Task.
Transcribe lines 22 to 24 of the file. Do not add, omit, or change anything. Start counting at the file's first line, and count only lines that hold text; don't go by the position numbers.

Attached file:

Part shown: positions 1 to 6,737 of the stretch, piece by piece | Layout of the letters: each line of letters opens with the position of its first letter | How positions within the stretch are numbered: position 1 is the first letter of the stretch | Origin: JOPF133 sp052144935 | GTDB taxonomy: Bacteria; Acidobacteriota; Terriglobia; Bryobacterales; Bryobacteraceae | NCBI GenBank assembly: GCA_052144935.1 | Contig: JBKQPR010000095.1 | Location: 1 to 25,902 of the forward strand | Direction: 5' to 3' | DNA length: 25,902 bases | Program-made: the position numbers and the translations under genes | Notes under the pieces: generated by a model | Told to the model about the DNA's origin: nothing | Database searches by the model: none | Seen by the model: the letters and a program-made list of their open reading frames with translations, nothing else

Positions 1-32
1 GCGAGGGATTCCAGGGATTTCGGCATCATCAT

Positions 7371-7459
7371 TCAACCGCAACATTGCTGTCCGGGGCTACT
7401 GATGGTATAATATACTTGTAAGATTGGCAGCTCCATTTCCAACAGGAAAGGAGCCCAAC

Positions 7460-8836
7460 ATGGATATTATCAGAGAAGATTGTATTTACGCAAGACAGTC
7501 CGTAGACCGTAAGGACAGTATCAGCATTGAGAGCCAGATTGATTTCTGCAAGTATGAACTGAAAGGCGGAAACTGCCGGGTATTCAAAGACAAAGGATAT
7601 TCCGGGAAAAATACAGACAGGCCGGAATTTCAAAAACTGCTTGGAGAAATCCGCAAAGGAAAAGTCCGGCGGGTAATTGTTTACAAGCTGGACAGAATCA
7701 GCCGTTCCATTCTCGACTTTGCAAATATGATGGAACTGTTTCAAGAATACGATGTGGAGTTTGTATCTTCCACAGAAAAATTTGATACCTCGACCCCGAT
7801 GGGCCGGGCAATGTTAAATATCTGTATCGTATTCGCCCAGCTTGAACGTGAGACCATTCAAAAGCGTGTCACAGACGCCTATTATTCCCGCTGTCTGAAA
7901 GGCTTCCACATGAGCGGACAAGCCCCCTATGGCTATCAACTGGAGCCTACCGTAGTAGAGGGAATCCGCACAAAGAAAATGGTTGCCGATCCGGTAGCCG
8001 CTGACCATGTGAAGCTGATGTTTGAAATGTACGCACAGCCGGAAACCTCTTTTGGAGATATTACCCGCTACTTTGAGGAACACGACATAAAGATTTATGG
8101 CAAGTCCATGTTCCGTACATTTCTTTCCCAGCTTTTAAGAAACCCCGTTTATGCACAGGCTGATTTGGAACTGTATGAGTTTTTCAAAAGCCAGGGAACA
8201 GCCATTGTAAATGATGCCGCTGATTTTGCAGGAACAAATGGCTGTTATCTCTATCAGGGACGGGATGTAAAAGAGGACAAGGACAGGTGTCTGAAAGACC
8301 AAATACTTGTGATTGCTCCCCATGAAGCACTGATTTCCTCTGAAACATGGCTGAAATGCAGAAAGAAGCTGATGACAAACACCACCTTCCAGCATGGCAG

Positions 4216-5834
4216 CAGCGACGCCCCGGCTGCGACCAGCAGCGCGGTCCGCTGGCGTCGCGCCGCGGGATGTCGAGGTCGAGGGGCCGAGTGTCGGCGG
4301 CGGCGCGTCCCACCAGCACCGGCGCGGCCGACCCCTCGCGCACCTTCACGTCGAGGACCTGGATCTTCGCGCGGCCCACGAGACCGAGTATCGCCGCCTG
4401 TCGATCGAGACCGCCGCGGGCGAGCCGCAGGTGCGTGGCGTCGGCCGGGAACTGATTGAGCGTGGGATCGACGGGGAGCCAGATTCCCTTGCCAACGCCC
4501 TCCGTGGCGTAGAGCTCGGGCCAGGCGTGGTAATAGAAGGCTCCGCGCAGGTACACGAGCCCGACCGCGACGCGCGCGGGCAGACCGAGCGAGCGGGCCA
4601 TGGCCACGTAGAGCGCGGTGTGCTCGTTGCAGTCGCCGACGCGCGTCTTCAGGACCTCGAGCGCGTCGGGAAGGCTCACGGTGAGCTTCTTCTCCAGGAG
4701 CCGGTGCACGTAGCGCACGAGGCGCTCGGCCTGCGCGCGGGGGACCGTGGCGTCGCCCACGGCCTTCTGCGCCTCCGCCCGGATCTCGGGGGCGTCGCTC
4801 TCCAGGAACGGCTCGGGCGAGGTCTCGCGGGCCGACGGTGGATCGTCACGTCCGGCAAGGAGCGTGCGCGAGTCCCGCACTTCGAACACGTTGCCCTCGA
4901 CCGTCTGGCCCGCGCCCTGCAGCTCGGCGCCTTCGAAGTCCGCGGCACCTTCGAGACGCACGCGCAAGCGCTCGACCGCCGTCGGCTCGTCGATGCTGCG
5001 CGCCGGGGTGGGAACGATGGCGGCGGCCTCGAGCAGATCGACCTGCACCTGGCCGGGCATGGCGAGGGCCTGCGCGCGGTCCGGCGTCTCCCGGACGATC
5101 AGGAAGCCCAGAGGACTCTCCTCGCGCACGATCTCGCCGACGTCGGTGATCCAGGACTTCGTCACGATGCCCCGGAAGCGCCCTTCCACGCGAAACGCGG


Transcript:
4501 TCCGTGGCGTAGAGCTCGGGCCAGGCGTGGTAATAGAAGGCTCCGCGCAGGTACACGAGCCCGACCGCGACGCGCGCGGGCAGACCGAGCGAGCGGGCCA
4601 TGGCCACGTAGAGCGCGGTGTGCTCGTTGCAGTCGCCGACGCGCGTCTTCAGGACCTCGAGCGCGTCGGGAAGGCTCACGGTGAGCTTCTTCTCCAGGAG
4701 CCGGTGCACGTAGCGCACGAGGCGCTCGGCCTGCGCGCGGGGGACCGTGGCGTCGCCCACGGCCTTCTGCGCCTCCGCCCGGATCTCGGGGGCGTCGCTC